6000 Quail Lane Enid, Oklahoma 73703
My parents were always farmers and I was born and raised on a 160 acre farm near Breckinridge, Oklahoma. I learned from my dad its many operations and became very familiar with his methods of making a farm work. At the early age of 10 years, I was old enough to help with the straw baling, Dad said. So, I was given the job of sitting beside the baler, poking wires, putting the divider block in the baler, and pulling the bales away from the back of the baler.
In those days if you were baling a straw pile, you had to drop and stack the bales away from the equipment to a safe place just in case an overheated bearing or gasoline engine set fire to the dry straw. At least that was the story told to me, but it sure made it very handy for the old trucks and wagons to load up to put the hay in the barn.
This was no small task for a small boy of 10, and it made the days very long as by noon I was tired enough to call it a day. However with something in my stomach and a little rest, I somehow got a new surge of energy and somehow managed to make it through the afternoon. It was always hot and dirty, and quite often, when helping a friend or neighbor, stopping for a drink was unheard of. Not until a block was 'accidentally on purpose' tied to a bale did you get time to visit the water jug.
This method was used by most farmers in our area and Dad used this method until the baler was later built on wheels with a pickup attachment that picked the hay up in the field or several farmers would pitch the hay away from the stack as the tractor driver drove around in circles and baled the hay.
By the time I had graduated from high school the self-tying baler was available, but I migrated to the big city and two years later married. Dad continued to use the square baler, hiring local help for hauling the bales into the shed. I still was fascinated with this method of baling whenever we would visit the farm or help him whenever time permitted.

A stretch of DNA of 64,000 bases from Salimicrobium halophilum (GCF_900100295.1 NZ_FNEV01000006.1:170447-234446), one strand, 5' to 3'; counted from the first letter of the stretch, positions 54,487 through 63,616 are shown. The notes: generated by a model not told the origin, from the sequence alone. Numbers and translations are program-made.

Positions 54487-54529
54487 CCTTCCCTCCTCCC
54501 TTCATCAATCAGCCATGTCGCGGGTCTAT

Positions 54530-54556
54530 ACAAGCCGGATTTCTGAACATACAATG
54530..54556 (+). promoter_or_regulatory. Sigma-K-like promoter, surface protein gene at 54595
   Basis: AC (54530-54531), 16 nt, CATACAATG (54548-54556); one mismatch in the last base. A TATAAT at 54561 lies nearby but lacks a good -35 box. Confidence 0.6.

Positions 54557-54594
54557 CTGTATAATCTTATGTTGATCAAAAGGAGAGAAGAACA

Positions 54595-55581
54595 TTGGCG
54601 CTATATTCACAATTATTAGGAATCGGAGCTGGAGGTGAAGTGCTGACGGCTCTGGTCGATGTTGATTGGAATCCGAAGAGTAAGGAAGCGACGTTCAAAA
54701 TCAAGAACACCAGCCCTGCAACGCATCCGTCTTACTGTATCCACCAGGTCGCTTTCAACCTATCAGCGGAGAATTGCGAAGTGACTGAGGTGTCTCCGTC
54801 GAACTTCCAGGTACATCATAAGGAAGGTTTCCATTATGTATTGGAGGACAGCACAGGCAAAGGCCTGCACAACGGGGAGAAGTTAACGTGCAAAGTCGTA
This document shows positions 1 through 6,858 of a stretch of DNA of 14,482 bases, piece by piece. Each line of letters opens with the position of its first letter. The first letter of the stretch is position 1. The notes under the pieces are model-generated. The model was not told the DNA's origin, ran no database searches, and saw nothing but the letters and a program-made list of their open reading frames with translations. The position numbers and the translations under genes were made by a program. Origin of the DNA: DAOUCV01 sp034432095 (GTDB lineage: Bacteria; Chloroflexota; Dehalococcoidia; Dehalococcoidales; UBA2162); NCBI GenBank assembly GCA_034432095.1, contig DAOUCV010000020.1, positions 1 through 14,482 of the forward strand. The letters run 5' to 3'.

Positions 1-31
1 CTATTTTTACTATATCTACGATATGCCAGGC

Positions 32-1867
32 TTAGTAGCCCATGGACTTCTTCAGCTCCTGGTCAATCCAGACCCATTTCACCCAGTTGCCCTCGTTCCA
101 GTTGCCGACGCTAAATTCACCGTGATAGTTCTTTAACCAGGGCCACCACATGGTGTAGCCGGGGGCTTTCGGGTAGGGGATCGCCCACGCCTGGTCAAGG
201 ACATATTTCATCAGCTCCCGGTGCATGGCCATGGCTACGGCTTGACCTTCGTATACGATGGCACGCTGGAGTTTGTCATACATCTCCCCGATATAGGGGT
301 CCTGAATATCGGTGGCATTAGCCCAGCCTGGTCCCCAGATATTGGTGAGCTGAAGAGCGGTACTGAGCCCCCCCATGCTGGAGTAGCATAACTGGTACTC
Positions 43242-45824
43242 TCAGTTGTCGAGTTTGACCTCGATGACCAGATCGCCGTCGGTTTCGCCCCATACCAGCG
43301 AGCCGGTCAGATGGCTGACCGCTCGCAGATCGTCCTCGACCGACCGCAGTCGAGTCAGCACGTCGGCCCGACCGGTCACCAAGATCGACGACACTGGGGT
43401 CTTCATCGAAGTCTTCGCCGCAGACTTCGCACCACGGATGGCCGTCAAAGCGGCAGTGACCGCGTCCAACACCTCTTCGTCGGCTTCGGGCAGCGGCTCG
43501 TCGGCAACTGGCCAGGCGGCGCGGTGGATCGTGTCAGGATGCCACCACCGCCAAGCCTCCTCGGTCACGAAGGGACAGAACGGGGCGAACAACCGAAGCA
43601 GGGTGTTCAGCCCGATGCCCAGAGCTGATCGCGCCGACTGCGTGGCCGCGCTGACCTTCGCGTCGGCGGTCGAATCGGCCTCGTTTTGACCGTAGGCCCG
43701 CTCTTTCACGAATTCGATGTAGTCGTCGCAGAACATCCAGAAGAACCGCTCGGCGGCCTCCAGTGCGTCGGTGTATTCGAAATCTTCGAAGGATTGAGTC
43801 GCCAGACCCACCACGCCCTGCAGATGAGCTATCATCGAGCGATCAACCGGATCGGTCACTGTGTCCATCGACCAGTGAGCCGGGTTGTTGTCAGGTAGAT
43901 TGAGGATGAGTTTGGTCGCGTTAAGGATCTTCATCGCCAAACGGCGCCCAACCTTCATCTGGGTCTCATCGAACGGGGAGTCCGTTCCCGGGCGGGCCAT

Now in my early years of retirement, my wife and I have become involved with old iron, steam engines, crafts and yes, even toys. One fall day several years ago, while creating a nativity scene, I had an idea of using small bales to help enhance the set. My wife visited a local craft shop in search of the small straw bales, but returned without them, saying all they had was blocks of styro foam dipped in glue, rolled in ground-up straw and a black string wrapped around it.
Now, after being born and raised on a farm, I could not settle for such a poor substitute, so I told her I would just make my own bales. After a hearty laugh and a little ribbing she left me to my thoughts. I soon began to think of a way to accomplish the challenge I had just taken on myself. A couple of weeks later after the morning breakfast, I said, 'Today I am going to build a miniature hay baler.' Again this disbelieving grin told me she had her doubts; however, I headed to the nearest junkyard in search of the material I would need.
I was unable to locate the correct size tubing for a 1/16 scale baler. I did, however, find a larger size tubing. After having made my purchase, I hurried home to put my ideas to work. I spent the rest of the day cutting to size, having my friend Roy weld it together again, grinding, more cutting until I had my 1/16 tubing. By early evening, I had managed to make a crude looking hand operated device which did indeed make a bale 1' x 1' x 3' in size. I had done what my wife thought was impossible. Now that I had turned my idea into a bale-producing baler, she would have to believe me.
Needless to say, this has started a new era in my life. I started showing the baler whenever we would set up at toy shows and soon I was getting requests to make more so that people could add it to their collection of toys and also to engage in the bale making process. It was about this time that we were challenged to make a larger bale, preferably one that was 2' x 3' x 6' in size.
Now I have really caught the baling bug. How I regretted as a child to have to work with this baler on the farm. How could something so awful then be so much fun now? Never mind that now, I just had to have a larger baler. Then I read in an issue of the Gas Engine Magazine where a fellow in Wisconsin was advertising plans for a ? scale baler. My heart leaped with excitement and I lost no time getting to the phone and giving him a call. Shortly thereafter I received the plans in the mail.